The only issue I see is the same one the post office has. For 34 cents or whatever-the-heck first class mail costs these days, you can send a letter across the street or to some lonely shack 5 miles outside Scuffboot, Nebraska.

          If the government is going to lay the infrastructure (I think comparing it to the Interstate system is a valid analogy), then how much would it really cost to lay fiber to every little hamlet across millions of square miles of these great United States? After all, if public money pays for it, it should benefit everyone, if possible. (Forget that, that's too naive).

          I think it's a great idea, but it would just be too expensive, so I think we're stuck with the piecemeal development, which is of course hampered by monopolies and stupid regulations and general incompetance all around.
          • say "access to everyone". I used the roads analogy. Is there an I-xx near everyone? No. But in most places, yes. In the urban centers where 70% of us live it will be great. Think roads. Think the armies of construction and cable workers which are already employed laying stuff to your house or repatching the road that goes to your driveway. What if they laid some optic cable, the next time they reasphalted that road?

            But..yeah, it is wishful thinking. Problem is, almost all people I talk to think it's a good idea. Even a majority of fiscal conservatives think that this is a legitimate infrastructure expense. Also, I can't think of too many corporate entities who are opposed to it. Boggles my mind why it's not being done.

            • No, you didn't say "access to everyone".

              But I was also comparing this infrastructure with another infrastructure, the U.S. Postal system. People complain about the postal system, but let's face it, you can send something thousands of miles for pocket change, and they support everyone with a mailing address. Sure, FedEx and UPS can kick their behinds and deliver superior service, but they aren't required to do all the things the U.S.P.S. must do, like give equal first class delivery to every mailing address.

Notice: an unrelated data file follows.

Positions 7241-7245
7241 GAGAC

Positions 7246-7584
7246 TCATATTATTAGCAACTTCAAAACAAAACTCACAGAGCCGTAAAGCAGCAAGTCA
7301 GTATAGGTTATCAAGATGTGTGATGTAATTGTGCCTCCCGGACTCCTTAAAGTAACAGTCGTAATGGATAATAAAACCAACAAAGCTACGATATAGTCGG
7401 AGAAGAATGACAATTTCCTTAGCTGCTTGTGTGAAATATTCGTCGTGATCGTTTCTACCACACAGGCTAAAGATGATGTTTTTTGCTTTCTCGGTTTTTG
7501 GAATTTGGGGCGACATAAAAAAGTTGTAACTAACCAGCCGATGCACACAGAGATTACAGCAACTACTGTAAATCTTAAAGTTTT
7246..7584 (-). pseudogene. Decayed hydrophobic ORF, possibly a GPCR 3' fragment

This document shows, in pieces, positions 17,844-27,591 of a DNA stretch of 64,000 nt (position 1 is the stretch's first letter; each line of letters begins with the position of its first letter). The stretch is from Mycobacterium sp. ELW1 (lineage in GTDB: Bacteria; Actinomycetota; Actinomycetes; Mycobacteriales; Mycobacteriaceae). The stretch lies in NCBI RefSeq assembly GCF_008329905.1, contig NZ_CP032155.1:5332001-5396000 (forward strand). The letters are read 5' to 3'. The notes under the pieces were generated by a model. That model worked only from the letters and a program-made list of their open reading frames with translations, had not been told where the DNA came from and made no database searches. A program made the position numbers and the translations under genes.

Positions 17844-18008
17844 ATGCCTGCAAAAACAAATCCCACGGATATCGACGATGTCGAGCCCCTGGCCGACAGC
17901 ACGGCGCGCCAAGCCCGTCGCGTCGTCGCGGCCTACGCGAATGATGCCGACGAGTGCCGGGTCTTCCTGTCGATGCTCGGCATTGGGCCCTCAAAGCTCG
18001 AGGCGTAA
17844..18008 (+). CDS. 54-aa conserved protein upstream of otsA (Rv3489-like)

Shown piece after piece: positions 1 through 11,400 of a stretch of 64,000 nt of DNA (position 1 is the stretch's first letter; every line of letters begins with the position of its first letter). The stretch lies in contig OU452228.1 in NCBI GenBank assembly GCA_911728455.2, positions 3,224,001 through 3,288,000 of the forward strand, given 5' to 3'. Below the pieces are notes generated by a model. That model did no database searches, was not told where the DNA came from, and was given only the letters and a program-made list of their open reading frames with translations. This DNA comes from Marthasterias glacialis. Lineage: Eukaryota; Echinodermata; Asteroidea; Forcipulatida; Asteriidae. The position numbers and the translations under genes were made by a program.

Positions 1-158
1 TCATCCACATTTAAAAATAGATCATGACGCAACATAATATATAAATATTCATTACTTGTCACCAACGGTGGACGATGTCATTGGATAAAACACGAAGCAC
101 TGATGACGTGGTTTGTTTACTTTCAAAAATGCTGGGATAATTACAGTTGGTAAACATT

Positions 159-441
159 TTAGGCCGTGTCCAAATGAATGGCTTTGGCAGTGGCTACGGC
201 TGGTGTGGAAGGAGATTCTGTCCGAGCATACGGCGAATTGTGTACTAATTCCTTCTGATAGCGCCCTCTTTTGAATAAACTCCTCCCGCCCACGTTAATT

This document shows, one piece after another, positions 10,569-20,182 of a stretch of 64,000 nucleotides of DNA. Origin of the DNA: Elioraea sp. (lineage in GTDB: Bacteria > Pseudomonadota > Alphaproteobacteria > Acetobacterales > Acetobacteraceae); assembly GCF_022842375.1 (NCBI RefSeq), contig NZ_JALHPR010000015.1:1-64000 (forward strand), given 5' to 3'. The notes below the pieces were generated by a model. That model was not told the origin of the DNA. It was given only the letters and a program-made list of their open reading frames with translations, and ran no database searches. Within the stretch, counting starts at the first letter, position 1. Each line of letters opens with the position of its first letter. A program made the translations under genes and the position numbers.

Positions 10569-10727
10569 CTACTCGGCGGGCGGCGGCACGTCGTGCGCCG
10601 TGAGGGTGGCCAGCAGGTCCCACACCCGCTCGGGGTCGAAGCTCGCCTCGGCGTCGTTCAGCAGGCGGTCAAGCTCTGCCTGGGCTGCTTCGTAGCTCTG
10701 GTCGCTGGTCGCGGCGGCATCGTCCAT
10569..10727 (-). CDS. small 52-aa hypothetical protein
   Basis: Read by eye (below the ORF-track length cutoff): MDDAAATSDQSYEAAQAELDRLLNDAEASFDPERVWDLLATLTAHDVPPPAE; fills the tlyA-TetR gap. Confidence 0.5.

In any event, I agree it's a worthy idea. It would be better and more helpful than any dozen goofy federal programs that just burn money.
        • You're talking about the manifestation of a principle I think gets overlooked a lot: if you want a competetive market, you don't let any one player own or control the delivery network. Whether it's electricity over a grid, communications over wires or airwaves, or operating systems on an manufactured computers.

          So what you're saying is absolutely true. If we're going to get to the point where markets are going to operate for the public as a whole, we're going to have to get this through to people who set policy.
        • For those whom just can't stand the thought of govt. spending on public infrastructure, you can always just privatize the thing once the lines are laid and enough cutomers have signed up to make it profitable.

          Who are all these customers? Sure, plenty of Slashdot readers will sign up, but Joe Sixpack is perfectly content with his 28.8K connection to AOL.
          • Who are they? (Score:2, Insightful)

            by El_Che ( 161286 )

            Sure, plenty of Slashdot readers will sign up, but Joe Sixpack is perfectly content with his 28.8K connection to AOL.

            Step into the way-back machine and swap 'broadband' for broadcast TV:

            Sure, plenty of Popular Mechanics readers will run out and buy a television, but John Q Public is perfectly content with his RCA and his Jack Benny.

            The customers will be there when the service is. Having the government install the infrastructure makes it affordable.